The sun has been up for an hour and brightens the steely North Sea. Twenty miles to the south-east, the tremendous sea-cliffs of North Yorkshire stand in blue relief: Hunt Cliff, Boulby and Hummersea, the tallest cliffs in England. Directly south, the anvil shape of Roseberry Topping, North Riding’s little Matterhorn, juts out of the hazed plateau of the Cleveland Hills. There is a lawn of sheep-cropped grass on the summit of Roseberry where Beryl and I sunbathed. Roseberry . . . It’s curious how names drift over time, the Danes who settled at its foot called it Odinsbjarg, the hill of their god Odin. The Danes also gave the name to this district, their new conquest: Cleveland, the Land of Cliffs. The village of Great Ayton nestles in the dale beneath Odin’s Hill. Captain James Cook, the great navigator, went to school there as a boy. The Cook family cottage is now in Australia, rebuilt in Melbourne and clad with its original Yorkshire ivy.
I’m on my way to sign articles for another deep sea voyage with Thos. and Jno. Brocklebank Steam Navigation Co. This time I need not journey from Old Hartlepool on the Durham coast, to cross England by train to Birkenhead; the ship is in Middlesbrough for three days loading, so this trip is a mere ten miles by bus.  After helping with the handover from the relief coasting crew, my boss from Lancashire will say, ‘See you tomorrow, Harry. Get yourself off home to the bosoms of loved ones while you can.’ At least, I hope so.
The clippie works her way along the aisle. ‘Any more fares please?’ It’s Maggie, six foot tall and smart in her United Bus Company conductor’s navy-blue uniform edged in red piping. She’s grown into a handsome woman. I’m impressed how she carries her height proudly now; during our few weeks of awkward courting she would stoop a little so as not to look two inches taller than me. I’ve since seen her walking out with a fellow who matches her height. She’s good at baking: once I was invited to her little terraced home when her parents were out. She’d been making cakes. We sat before a blazing coal fire and ate a few. They had currants in them. She kept her pinafore on all evening.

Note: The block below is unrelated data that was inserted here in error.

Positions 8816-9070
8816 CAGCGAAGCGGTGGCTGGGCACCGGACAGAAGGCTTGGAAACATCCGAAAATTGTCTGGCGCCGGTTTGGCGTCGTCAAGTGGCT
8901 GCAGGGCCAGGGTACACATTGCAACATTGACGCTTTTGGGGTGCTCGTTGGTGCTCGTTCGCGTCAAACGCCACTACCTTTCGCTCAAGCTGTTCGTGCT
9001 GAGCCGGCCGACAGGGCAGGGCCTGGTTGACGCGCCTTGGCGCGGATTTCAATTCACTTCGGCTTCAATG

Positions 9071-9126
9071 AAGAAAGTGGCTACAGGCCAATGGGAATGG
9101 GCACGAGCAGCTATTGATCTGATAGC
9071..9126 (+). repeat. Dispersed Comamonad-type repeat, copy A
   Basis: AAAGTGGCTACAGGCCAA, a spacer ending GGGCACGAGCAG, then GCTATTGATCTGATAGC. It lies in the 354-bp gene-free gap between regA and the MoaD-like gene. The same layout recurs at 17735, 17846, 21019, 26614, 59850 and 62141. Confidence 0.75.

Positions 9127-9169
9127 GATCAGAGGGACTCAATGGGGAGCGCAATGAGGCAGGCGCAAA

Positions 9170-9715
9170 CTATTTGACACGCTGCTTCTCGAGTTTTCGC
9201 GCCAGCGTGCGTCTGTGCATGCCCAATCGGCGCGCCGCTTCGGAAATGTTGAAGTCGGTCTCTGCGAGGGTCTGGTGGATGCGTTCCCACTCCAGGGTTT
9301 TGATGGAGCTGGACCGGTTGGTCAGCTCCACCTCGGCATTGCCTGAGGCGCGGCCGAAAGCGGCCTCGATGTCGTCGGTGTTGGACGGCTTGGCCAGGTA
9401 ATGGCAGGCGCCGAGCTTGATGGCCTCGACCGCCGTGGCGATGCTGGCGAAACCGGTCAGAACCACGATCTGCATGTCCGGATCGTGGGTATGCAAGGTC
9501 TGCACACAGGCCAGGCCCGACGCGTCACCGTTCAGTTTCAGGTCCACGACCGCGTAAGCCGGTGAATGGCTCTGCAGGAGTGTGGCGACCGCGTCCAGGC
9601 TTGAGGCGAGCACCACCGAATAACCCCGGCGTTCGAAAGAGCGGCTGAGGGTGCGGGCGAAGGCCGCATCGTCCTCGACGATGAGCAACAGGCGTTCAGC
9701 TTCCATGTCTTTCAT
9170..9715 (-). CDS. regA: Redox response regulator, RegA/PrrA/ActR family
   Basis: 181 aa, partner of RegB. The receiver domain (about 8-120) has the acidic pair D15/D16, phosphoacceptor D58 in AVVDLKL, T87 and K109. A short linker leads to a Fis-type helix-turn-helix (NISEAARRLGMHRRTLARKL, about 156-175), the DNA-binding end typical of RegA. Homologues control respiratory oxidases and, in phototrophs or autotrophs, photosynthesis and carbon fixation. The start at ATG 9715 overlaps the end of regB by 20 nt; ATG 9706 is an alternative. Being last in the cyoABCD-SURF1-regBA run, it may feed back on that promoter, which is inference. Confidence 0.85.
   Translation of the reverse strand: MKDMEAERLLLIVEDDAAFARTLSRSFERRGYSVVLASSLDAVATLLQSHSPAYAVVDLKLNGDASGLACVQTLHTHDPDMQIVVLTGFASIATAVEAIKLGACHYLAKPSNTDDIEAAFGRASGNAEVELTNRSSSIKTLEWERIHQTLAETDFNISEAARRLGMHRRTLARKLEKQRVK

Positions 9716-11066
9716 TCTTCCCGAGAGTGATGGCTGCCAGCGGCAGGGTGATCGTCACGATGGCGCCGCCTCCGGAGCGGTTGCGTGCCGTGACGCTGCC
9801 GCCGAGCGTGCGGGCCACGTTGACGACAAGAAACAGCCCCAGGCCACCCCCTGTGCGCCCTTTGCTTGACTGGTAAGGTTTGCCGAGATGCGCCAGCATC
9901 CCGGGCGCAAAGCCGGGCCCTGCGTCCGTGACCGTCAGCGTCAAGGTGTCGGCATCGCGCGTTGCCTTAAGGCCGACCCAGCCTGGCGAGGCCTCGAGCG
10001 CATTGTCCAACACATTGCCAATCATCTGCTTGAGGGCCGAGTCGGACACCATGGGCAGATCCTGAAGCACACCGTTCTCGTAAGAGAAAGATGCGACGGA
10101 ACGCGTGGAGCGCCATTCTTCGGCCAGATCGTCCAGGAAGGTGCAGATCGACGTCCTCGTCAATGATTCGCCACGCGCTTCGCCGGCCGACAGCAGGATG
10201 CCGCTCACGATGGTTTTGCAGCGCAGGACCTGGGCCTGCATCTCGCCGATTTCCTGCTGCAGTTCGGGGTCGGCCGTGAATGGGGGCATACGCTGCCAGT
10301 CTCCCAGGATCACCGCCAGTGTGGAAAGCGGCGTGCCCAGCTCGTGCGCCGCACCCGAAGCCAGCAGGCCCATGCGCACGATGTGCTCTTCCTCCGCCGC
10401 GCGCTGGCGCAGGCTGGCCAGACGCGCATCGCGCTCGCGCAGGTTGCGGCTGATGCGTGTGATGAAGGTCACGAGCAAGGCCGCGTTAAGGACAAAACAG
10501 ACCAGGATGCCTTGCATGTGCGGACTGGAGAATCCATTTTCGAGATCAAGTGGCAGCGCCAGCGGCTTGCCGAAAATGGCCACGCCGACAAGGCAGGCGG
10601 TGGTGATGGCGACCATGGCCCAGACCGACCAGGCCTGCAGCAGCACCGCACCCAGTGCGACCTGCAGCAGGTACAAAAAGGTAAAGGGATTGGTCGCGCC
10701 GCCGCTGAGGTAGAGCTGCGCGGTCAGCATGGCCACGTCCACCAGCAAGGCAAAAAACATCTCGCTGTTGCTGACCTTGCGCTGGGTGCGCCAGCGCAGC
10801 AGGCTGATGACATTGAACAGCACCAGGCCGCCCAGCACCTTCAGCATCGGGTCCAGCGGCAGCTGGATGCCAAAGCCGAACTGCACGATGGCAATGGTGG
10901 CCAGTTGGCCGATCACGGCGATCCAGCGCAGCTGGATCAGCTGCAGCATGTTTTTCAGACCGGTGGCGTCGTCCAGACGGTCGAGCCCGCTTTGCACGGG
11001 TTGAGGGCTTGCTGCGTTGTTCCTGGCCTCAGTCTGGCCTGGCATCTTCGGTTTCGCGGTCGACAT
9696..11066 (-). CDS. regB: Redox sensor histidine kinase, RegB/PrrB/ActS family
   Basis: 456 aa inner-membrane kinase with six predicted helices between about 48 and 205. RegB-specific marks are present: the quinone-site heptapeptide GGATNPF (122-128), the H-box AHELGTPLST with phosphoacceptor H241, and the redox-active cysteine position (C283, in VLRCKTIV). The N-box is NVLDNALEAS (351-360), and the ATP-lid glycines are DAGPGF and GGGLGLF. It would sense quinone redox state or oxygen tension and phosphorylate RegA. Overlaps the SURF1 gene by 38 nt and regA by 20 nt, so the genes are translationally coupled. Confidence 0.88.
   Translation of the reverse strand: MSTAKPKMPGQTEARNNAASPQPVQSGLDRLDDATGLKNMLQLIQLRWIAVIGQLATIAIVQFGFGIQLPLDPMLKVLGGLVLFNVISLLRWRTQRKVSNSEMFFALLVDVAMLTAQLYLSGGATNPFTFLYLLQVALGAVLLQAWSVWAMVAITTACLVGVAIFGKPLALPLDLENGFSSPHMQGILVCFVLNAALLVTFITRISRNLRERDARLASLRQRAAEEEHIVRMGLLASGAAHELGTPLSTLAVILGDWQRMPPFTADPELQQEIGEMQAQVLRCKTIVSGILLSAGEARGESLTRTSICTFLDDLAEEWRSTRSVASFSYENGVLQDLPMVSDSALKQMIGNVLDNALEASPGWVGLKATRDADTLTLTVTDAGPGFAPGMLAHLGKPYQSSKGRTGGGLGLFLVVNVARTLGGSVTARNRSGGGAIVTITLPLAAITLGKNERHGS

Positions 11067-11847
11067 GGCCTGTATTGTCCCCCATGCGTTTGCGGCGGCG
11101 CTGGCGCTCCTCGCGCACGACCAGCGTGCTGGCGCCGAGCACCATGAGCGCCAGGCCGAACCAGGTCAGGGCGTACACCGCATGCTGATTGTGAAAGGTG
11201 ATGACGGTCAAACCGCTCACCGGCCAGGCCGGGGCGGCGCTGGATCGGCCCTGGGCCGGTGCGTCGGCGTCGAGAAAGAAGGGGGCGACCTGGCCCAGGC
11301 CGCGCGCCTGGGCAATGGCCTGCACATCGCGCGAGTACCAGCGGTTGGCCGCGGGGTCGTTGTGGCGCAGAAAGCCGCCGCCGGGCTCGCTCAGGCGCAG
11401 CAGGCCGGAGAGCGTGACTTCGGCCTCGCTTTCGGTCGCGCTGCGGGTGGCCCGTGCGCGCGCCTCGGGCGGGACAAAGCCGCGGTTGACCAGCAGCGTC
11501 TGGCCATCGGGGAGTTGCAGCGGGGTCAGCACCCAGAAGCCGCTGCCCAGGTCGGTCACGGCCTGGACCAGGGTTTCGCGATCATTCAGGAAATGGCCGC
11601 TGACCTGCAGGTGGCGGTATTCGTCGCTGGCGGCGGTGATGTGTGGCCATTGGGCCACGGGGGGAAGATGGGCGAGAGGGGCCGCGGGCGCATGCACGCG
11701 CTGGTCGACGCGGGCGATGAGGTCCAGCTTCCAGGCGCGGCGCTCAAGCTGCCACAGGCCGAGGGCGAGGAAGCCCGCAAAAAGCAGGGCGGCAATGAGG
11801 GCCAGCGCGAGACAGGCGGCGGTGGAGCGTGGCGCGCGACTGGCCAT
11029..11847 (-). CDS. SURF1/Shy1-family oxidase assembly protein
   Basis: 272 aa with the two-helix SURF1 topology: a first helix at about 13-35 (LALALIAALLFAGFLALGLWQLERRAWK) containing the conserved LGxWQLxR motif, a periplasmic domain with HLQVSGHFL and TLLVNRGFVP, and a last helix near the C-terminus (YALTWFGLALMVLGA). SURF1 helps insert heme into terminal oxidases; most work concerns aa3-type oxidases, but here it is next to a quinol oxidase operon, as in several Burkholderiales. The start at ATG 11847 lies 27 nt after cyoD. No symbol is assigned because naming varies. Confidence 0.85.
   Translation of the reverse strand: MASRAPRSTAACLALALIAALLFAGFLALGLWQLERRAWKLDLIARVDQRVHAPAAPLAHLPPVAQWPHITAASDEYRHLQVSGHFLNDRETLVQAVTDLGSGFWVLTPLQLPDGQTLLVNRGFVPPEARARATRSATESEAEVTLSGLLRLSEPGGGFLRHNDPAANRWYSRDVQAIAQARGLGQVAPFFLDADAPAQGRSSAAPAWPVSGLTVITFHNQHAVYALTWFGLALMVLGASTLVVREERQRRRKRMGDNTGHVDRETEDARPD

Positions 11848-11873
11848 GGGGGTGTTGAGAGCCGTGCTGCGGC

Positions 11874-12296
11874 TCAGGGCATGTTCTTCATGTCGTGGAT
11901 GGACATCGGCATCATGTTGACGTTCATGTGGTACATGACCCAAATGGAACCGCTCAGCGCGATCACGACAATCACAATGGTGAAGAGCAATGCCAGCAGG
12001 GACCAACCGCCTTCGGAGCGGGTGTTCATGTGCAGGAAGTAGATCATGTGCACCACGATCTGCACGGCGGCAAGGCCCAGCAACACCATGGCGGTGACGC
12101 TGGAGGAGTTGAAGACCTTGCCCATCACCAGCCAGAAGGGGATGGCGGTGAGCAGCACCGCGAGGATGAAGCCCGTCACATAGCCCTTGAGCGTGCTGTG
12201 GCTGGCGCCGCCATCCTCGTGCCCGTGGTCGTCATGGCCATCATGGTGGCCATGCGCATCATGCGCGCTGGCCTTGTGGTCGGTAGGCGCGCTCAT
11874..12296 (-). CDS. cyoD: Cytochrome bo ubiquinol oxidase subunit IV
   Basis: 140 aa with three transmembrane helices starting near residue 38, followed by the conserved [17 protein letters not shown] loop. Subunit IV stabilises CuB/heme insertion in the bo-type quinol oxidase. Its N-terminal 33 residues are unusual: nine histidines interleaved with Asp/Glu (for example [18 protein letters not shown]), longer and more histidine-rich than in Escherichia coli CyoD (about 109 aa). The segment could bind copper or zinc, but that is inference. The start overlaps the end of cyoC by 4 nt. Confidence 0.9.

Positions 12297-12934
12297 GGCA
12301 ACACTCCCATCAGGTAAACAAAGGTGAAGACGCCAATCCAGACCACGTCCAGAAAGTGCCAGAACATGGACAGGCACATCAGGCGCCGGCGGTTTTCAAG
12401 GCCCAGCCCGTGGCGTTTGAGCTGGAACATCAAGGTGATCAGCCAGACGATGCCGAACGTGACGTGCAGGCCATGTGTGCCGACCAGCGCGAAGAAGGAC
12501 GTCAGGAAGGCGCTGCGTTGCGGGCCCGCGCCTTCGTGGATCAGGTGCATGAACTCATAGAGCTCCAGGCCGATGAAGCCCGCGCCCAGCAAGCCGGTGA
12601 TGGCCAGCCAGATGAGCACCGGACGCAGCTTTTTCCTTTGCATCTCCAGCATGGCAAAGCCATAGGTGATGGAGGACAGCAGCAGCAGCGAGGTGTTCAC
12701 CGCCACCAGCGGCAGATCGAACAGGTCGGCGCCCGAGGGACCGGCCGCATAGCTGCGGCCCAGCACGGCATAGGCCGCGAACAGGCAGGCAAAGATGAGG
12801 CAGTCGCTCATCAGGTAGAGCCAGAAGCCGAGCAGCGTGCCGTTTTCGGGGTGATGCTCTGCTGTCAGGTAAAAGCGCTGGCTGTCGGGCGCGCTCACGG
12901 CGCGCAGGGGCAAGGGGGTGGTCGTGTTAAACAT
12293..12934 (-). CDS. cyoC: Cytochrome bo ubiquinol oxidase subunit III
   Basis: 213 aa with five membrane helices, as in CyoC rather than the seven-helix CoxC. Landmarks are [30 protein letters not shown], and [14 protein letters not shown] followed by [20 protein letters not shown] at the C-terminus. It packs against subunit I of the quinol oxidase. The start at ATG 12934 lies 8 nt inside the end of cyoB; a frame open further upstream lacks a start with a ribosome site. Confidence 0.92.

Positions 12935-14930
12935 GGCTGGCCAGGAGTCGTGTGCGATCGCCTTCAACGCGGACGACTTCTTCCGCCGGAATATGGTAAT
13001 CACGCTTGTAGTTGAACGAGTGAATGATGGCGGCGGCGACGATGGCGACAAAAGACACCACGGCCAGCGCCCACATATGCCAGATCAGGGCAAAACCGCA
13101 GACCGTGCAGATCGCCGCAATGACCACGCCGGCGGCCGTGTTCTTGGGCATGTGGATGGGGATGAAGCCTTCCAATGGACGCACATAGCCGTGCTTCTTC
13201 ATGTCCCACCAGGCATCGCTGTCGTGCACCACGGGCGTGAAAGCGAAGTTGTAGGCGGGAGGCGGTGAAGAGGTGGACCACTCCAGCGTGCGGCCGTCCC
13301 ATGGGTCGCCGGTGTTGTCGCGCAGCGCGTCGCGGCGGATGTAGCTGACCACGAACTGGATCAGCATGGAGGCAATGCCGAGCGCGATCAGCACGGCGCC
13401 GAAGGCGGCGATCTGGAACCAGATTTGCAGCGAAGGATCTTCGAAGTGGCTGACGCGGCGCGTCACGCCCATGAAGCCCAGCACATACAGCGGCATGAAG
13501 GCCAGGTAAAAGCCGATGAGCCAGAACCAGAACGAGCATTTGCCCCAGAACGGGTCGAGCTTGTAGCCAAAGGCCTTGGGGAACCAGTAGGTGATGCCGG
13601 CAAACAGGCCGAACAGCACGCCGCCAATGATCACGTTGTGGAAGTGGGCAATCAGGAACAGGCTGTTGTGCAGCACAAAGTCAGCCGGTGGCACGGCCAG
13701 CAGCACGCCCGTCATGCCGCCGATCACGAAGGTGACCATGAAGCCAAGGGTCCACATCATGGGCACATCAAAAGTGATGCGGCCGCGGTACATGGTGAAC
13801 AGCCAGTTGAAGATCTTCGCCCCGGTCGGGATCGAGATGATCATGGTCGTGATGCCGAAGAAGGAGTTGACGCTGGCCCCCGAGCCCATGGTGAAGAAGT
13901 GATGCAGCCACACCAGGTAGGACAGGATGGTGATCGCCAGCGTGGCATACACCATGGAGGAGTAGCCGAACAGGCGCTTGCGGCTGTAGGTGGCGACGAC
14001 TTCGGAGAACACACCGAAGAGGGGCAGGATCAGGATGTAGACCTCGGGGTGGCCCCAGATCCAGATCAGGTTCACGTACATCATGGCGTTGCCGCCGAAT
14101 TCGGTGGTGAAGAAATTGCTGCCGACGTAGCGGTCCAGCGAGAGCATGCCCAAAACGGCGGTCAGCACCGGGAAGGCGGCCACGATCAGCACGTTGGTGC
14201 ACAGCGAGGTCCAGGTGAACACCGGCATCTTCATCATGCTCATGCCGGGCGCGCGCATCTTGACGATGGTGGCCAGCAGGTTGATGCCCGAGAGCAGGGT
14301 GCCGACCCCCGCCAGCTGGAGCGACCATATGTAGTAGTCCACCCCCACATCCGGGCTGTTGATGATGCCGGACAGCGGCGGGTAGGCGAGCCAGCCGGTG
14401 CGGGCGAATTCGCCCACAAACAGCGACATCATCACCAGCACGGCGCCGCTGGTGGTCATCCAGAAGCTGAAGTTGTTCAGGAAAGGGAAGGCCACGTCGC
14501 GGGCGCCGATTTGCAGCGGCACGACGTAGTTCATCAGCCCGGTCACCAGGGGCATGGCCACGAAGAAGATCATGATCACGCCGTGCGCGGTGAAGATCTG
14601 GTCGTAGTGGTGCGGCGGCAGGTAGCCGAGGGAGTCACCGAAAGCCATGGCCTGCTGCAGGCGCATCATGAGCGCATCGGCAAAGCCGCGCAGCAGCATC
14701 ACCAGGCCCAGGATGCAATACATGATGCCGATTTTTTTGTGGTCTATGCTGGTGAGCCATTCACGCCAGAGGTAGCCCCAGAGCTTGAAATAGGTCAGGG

‘Hello, Harry. Still at sea? I hear you’re getting married. And you’re only twenty. When’s the big day?’

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Lindisfarne is Just Across

His spirit is there,

And I’d like a few words 

But his bones are adored now

Under an ornate pile of masonry

On a bend high above the Wear.

His spirit is not far. Just over there

Across a couple of miles of mudflat,

Over the singing seals.

There’s nowt between Cuthbert and me

Save the gathering tide of disbelief

That smothers the footprints of Cuddy’s duck

And man, as though they never did exist.

Families of geese bell in

From Spitzbergen, and are pleased

To find a few bits of seagrass, 

But it’s pizza for me.

I’d better switch the oven on,

And give up gazing at stranded sea dragons

And frosted kelp, and seamarks stood about

Like totems of pagan priests.

A tide of change sweeps in and smothers

The tiny twitterings and haunted tickings of black ooze

And the stillborn burrowings of billions.

Now in the dying light across the flood –

The flight of birds, the cries, the beat of wings:

Eider, Sheldrake, Greenshank, Wigeon, Whooper,

Piper of the Sands, the Peewit, and the Smew,

And at the end of it all – calling the night down –

The Whaup.

Harry Nicholson 17/8/22

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Howrah Bridge

Indian flagged coal-burner, SS Rayandaman at Calcutta 1957, just below Howrah Bridge. I took this with a cheap box camera bought at Boots the chemist. I was on the deck of Brocklebanks, SS Mahanada, where I was 2nd radio officer.